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Heading into the Winter Meetings, the two teams I can’t help looking at over and over are the mystery men of the MASN market. The Orioles and Nationals are in fascinating positions. Going into the offseason, I was ready to push for Baltimore to begin a rebuild in earnest, while touting the Nationals as perhaps the non-division winner most likely to win their division in 2016. So far, though, a strange break and a few bizarre decisions have pushed the two teams toward each other, in a number of ways.

Both teams, of course, are built around a total superstar with three years of team control remaining, but the similarities between them roughly end there. The Nationals remain a deep organization, ready to plug the departures of Jordan Zimmermann, Doug Fister, Denard Span, and Ian Desmond this winter with the likes of A.J. Cole, Joe Ross, Michael Taylor, and Trea Turner, and with more talent on the horizon. The Orioles’ farm system is so thin that they dealt for Mark Trumbo (at an anticipated price tag of $9 million or so) instead of waiting to see whether they could re-sign Chris Davis. In addition to Davis, Baltimore will bid adieu to Wei-Yin Chen this winter, and six weeks ago, they looked poised to really clean up. Davis and Chen will both bring the Orioles sandwich-round picks after the first round, and they figured they would be able to claim a third after they made Matt Wieters a qualifying offer in the first week of November. There was at least some argument that they ought to have given Darren O’Day one of those, too, but they elected not to.

Funny thing, though: Wieters took their one-year, $15.8-million deal. Add that money to the contracts already on the books for Adam Jones, Ubaldo Jimenez, and J.J. Hardy, and the O’s suddenly owed a shade under $60 million to four players. Given the $34.4 million MLB Trade Rumors estimates the team will owe to the nine arbitration-eligible players to whom they tendered contracts, that leaves just $25 or $30 million between their committed payroll and the franchise-record $118 million they spent in 2015, and no fewer than 12 spots to fill.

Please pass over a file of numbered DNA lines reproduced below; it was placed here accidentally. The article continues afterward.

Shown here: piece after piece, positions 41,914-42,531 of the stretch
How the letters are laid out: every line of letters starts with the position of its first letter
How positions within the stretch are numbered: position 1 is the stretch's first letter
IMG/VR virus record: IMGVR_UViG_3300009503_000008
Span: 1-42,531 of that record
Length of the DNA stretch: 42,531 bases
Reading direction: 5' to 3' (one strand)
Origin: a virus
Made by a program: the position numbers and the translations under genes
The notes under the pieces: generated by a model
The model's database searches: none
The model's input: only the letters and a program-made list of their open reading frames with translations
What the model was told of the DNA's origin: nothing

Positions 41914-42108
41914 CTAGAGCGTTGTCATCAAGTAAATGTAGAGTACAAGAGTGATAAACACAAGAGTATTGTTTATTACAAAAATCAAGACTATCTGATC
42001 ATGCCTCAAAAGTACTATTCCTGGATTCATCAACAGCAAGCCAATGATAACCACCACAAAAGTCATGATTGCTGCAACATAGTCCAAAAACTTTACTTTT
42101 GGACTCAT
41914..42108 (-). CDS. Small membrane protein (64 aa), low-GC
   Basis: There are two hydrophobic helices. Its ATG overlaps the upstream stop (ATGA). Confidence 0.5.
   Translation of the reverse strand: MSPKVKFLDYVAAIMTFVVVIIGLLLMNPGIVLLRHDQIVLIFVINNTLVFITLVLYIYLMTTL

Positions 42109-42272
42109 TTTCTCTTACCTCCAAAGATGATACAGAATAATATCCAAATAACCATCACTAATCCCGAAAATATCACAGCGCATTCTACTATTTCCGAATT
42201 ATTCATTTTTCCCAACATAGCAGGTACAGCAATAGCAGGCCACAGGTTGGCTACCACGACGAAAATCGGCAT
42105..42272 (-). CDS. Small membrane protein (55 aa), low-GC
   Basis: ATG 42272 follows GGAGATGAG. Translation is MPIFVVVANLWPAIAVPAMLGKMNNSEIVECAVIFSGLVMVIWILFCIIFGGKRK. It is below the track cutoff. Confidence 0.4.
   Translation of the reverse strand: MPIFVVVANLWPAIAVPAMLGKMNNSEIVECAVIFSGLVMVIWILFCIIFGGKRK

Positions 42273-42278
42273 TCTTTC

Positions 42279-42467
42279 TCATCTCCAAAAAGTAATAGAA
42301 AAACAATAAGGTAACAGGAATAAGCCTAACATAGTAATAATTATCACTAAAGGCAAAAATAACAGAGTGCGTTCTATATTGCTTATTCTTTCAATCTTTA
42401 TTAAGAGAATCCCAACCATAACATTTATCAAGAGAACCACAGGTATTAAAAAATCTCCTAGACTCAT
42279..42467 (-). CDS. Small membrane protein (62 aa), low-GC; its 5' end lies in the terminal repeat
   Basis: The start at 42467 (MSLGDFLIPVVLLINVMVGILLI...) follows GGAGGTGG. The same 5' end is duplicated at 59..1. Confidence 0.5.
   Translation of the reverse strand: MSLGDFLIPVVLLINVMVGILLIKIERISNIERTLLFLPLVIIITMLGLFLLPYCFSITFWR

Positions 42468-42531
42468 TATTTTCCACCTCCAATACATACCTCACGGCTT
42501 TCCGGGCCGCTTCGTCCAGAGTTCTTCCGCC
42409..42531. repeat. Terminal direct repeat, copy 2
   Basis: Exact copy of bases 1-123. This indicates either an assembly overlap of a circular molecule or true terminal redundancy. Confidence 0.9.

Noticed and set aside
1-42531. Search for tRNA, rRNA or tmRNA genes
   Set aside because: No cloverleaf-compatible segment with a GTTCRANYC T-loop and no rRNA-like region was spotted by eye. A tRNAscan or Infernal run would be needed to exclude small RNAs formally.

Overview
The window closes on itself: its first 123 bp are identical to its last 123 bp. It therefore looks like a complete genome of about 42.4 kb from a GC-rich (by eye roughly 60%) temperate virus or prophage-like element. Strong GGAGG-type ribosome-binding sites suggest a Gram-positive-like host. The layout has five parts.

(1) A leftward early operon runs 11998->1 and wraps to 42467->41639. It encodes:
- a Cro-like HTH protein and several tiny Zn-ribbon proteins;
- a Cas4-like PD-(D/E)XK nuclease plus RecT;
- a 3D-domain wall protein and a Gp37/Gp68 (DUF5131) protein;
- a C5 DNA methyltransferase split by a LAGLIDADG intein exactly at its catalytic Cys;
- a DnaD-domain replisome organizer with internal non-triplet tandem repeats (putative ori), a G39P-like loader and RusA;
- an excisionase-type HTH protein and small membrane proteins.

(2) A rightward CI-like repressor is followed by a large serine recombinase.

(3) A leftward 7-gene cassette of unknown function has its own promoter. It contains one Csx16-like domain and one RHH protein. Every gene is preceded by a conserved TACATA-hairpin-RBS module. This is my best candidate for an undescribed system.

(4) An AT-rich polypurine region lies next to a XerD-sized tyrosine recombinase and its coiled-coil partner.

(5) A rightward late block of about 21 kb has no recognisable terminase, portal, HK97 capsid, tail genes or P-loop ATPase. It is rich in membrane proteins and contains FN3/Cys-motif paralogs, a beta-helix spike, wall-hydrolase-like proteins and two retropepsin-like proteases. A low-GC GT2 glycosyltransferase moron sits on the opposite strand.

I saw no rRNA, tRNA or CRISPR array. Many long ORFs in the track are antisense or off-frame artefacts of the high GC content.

Given those constraints (because even in the modern marketplace, it’s hard to figure Peter Angelos is going to choose this winter, coming off an 81-win season, to finally loosen his purse strings), I advocated that the O’s look to sell Adam Jones (whose contract is a phenomenally saleable asset, given the projected shape and size of the free-agent outfielder market), Chris Tillman, Zach Britton, and anyone else not named Manny Machado. It seemed to me to be in the long-term interest of the franchise to rebuild the very weak fundamentals of the club, rather than try to extend a window that has already closed.

The Orioles went the other way, of course, shelling out $31 million over four years to keep O’Day. They’re likely to have a strong bullpen again next season, but unless they get stronger in a lot of places (everywhere, basically, except third base, center field, and the middle of the rotation), they’re not a contending team in the wide view. That makes this week crucial: The only way to justify the O’Day deal, for Dan Duquette, is to put other pieces in place and show the financial muscle to improve the rest of the roster.

Meanwhile, in Washington, the problem isn’t eagerness to spend money on a marginal asset, but the reticence to spend on a very valuable one. While I’m on record with my vote of renewed confidence in Dusty Baker, the loss of Bud Black over a low-ball offer is an embarrassment likely to follow the Nationals through the balance of the offseason. That gaffe might not be as damning as it feels, of course, if it weren’t part of a creeping pattern of problematic decision-making. The Nationals didn’t make Denard Span a qualifying offer, which was uncharacteristic, if nothing else. They allowed Zimmermann to leave for Detroit without a whimper, which is fine (the writing was on the wall when they spent big to shove Max Scherzer onto the front of their crowded rotation last winter), but certainly gives one pause.

For years, Mike Rizzo has been one of baseball’s most aggressive executives. It feels like he’s far away from making the kind of impact moves I expected from him this winter. The Nationals have as much raw capital (money, depth, prospects) as any team in baseball, perhaps, but they need to leverage it a bit in order to reclaim the NL East title.

I guess that’s what has me captivated by these two teams. While I think grand gestures are a grave mistake in one case and a great idea in the other, I’m waiting for that kind of move from each team. We’ll see whether either, or both, fulfill that expectation.